Mother Jones utilizes hammers in its headlines, with a few attention-grabbing words immediately followed by a few lengthy lines in the deck. It works well with the publication because of the types of stories they do, which are long-form, investigative pieces. The decks usually summarize and often ask a question to draw the reader in. Moreover, the decks pack a punch. They’re set up with a line or two about the story, and pose a question to the reader. There’s a snarky, clever tone to the headlines and the decks, which reflects the alternative and questioning perspective that Mother Jones has. They pose spunky, bold questions following their headlines, making the audience wonder.
Pull quotes are a frequent sight in Mother Jones as a result of their long stories. It is fair to say that nearly all their feature stories, usually 5 or so in each issue, have pull quotes. They way they’re used in the publication, they’re meant to add drama to the piece, also to break up the long chunks of text. I was surprised that a lot of the quotes aren’t attributed. Many times, they are included in the bulk of the story and reworded for the pull quote, something akin to a summary. It is effective overall, because it gives the reader a controversial line or summary to the overall message of the piece.
In the January + February 2012 and November + December 2011 issues of Mother Jones, not all photos and illustrations have cutlines and captions. The length of cutlines vary from story to story, but all of them describe the contents of the photo and reflect the tone of the accompanying piece. Photos for stories with historical significance draw details from the story into the cutline, while other more obvious shots identify the subject and will sometimes state an opinion of the aforementioned. Cutlines are usually placed below the photo or illustration, above or beside it, but Mother Jones will sometimes place the text on the photo itself using a reverse. The captions add more to the piece, not just reiterating old news.
Bylines and credit lines vary depending on the section in Mother Jones. For their front of book section called, the bylines are at the end of the piece, with a dash followed by the author’s name. In the feature well and back of book sections, the bylines are right after the headline and deck with “by —–.” Though distinguished often by color, the bylines are simple and do not take away from the headlines or distract from the rest of the story. Credit lines for features follow the byline, while in shorter stories, they are found at the edge of the page, towards where the staples are. For credit lines, it makes it difficult to identify who the photographer or illustrator is.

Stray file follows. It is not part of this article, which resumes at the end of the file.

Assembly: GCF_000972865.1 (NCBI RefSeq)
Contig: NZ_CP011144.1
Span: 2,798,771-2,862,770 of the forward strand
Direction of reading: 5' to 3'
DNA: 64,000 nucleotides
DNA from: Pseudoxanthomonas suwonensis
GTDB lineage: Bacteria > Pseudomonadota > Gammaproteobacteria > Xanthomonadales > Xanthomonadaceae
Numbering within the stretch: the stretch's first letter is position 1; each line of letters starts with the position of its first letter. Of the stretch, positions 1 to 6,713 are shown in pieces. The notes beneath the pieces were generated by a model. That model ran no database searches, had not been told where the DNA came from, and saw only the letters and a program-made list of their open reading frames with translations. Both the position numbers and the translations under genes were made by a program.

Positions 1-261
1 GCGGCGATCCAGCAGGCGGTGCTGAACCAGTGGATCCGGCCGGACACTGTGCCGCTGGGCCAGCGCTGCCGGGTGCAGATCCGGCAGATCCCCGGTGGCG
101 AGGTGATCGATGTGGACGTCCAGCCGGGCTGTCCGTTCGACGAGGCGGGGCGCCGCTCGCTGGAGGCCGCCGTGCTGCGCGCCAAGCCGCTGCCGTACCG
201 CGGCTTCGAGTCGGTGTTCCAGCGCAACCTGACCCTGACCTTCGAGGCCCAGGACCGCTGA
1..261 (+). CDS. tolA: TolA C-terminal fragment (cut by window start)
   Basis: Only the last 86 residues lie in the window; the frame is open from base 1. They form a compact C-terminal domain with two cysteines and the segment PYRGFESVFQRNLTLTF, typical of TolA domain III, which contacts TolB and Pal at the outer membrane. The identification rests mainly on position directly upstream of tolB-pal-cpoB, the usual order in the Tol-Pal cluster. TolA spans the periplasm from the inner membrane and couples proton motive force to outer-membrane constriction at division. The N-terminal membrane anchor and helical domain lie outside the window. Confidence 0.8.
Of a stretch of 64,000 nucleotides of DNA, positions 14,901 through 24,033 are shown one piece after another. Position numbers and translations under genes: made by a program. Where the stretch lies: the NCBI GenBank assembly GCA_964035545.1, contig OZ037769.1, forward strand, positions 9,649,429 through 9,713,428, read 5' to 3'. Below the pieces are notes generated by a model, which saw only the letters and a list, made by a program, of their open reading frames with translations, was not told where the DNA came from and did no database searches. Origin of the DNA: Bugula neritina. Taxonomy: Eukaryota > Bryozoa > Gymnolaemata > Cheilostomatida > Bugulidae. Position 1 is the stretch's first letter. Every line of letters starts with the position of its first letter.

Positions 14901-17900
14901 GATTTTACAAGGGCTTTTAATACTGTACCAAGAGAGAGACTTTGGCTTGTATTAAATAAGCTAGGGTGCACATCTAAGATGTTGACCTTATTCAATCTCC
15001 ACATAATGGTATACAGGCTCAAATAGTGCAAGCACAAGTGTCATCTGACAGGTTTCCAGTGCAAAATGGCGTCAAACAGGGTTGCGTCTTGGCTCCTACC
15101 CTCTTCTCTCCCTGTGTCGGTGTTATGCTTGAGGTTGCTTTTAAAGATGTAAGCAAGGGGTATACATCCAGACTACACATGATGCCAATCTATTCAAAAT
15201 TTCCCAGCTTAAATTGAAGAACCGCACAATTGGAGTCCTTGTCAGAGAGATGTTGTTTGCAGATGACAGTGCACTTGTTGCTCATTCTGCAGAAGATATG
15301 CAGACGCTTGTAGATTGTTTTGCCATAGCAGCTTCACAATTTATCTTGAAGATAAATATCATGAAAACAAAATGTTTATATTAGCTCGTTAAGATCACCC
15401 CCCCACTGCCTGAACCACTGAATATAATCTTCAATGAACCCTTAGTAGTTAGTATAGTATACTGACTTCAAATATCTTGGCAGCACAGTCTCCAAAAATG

The number of promos on the cover of Mother Jones depends on the illustration or photo. In the January + February issue there are 3 promos at the very top of the cover, while on the November + December issue there are 4 promos placed alongside the main illustration. With only text to draw the reader into picking the magazine off the newsstand, the promos are controversial in wording, with examples such as “How to buy an election” and “Ringling Brothers – The Cruelest Show on Earth.” It is effective in that they are able to put their main features on the cover. They give a sense of mystery but also intrigue, while tying into the overall snarky tone of the news publication. Even the titles for their infographics and charts reflect the sense of comedy and satirical personality of the publication.
Lastly, the bulk of the department names are unique. The featured stories are simply labeled “Features,” which works well because the stories are always varied. In this sense, Mother Jones does something simple and traditional as a news magazine. The other departments are called “OutFront,” “Mixed Media,” and “Econundrums,” again giving personality to the magazine with its mix of political and environmental news, media news and economic reporting.